The fall-out from the collapse of construction giant Carillion continues – with many firms across the East Midlands affected.
Carillion Plc entered into insolvency on 15 January 2018 along with a number of subsidiary companies in the group. All companies will continue to operate, providing continuity of public services, until further notice.
The Official Receiver has been appointed by the Court as liquidator of Carillion Plc and is now responsible for the day-to-day control and management of the liquidated companies in the group. Partners at PwC have been appointed as Special Managers to assist.
When a company enters liquidation, subcontractors are usually classed as non-secure creditors, and come behind secured creditors, such as banks, and employees in the queue for payment.
You will need to register as a creditor in the liquidation if:
– you haven’t been paid for goods or services you’ve supplied to the Carillion companies in liquidation
– you have paid these companies for goods or services that you haven’t received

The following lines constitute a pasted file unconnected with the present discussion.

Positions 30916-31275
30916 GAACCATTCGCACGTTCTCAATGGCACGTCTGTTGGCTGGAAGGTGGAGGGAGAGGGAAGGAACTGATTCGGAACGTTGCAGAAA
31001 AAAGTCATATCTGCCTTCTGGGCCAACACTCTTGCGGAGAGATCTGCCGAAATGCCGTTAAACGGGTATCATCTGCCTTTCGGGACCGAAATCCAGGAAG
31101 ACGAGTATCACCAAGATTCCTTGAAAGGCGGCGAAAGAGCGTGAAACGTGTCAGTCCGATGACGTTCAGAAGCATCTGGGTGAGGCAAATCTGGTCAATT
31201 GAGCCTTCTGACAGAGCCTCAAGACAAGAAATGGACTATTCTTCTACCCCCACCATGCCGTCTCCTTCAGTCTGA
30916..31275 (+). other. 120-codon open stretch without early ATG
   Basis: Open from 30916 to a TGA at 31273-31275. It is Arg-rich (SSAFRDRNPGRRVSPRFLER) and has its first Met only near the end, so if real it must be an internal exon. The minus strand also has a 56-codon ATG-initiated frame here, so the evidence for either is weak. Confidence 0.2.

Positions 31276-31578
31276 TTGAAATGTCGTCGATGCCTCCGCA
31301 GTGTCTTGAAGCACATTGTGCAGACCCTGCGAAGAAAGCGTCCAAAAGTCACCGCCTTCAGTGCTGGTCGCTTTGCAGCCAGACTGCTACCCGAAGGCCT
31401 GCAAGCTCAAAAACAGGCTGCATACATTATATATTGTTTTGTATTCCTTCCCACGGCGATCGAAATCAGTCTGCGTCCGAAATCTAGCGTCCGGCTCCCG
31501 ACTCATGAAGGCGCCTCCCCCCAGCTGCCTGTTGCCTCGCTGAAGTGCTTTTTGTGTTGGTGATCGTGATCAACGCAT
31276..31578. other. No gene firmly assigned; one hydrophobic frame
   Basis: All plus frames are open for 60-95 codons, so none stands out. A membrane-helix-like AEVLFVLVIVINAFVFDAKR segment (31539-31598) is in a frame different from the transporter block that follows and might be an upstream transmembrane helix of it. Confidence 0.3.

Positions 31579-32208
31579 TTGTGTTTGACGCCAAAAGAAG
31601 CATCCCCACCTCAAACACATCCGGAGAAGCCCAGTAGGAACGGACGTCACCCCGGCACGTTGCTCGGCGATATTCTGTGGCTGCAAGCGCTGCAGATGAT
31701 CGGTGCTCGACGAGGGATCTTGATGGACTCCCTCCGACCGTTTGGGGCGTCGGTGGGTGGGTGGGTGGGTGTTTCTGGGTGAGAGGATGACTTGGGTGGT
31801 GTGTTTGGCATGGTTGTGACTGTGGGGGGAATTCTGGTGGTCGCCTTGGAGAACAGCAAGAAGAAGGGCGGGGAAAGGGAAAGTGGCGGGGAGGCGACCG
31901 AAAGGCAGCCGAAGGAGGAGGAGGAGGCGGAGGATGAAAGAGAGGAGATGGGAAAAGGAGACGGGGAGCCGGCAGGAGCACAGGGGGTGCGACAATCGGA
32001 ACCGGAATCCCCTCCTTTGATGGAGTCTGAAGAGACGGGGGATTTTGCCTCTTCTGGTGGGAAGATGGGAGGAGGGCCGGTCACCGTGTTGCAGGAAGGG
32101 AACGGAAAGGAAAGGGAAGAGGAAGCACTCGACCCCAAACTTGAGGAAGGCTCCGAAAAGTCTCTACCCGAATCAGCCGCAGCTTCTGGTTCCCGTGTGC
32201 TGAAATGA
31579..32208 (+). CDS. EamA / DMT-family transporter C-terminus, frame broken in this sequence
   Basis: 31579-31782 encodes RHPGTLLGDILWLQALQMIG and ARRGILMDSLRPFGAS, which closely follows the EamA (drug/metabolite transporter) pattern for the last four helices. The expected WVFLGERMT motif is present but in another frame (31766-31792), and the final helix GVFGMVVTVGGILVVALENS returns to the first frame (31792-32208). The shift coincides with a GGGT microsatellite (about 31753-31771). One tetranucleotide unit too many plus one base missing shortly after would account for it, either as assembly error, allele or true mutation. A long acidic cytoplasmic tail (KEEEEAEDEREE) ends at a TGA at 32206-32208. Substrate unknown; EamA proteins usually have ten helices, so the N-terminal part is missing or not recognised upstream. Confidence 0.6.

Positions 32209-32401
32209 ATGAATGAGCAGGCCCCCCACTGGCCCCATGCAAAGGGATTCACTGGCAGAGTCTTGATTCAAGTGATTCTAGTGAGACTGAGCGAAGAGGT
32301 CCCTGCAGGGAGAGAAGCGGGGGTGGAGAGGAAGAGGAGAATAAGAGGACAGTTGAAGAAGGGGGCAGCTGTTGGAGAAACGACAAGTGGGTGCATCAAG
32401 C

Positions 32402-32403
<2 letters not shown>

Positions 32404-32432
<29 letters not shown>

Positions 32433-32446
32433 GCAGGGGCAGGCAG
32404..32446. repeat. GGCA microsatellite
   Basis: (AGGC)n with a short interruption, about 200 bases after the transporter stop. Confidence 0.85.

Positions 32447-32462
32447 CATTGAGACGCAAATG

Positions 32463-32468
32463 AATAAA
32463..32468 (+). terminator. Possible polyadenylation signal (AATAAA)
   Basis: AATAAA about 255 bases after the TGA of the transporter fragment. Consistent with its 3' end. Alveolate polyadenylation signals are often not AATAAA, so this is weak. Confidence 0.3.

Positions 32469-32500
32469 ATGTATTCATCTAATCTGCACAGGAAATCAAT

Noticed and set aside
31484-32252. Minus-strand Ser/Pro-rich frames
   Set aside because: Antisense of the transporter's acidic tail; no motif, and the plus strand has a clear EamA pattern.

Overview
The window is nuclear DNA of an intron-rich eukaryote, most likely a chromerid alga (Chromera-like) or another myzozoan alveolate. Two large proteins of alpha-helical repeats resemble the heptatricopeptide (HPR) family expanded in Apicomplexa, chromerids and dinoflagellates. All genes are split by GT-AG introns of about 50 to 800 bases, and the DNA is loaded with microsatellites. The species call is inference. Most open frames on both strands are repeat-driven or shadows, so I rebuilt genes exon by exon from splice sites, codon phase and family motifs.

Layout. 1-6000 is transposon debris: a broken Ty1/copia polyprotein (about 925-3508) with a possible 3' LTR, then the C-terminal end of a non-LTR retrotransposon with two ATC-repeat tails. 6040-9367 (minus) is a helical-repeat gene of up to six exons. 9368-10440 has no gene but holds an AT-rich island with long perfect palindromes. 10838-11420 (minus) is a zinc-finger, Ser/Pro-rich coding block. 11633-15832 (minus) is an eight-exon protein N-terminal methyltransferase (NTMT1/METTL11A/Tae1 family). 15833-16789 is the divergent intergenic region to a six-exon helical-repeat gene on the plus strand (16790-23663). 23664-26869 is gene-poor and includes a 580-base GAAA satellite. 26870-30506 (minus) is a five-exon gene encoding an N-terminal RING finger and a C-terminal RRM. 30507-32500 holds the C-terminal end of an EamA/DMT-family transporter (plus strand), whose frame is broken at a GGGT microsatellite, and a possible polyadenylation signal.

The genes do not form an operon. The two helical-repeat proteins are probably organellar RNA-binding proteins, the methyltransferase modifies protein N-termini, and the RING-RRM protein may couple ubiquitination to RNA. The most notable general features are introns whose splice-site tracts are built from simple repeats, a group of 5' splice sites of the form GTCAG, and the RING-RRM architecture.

Self-employed contractors and agency workers who provided services to Carillion are not entitled to redundancy payments and should speak to your usual point of contact in the companies.
And it’s not just small firms who are feeling the pinch.
Van Elle, a Nottinghamshire geotechnical engineering contractor, carried out regular work for Carillion as a specialist lead sub-contractor, principally in respect of rail improvement and maintenance work where Network Rail is the end customer.
The group, based at Pinxton, Nottinghamshire, said it had successfully undertaken several contracts for Carillion during December and had invoiced for the work but had not yet been paid.
Work has continued on some of these contracts into January and as a result, Van Elle said its outstanding debt and work-in-progress exposure with Carillion was now approximately £1.6m.
The group said it would be speaking with Carillion’s advisers (including the Official Receiver) to determine the status of the outstanding payments.
If you’ve been exposed to the collapse of Carillion, then please do get in touch for advice on what your company’s next steps should be.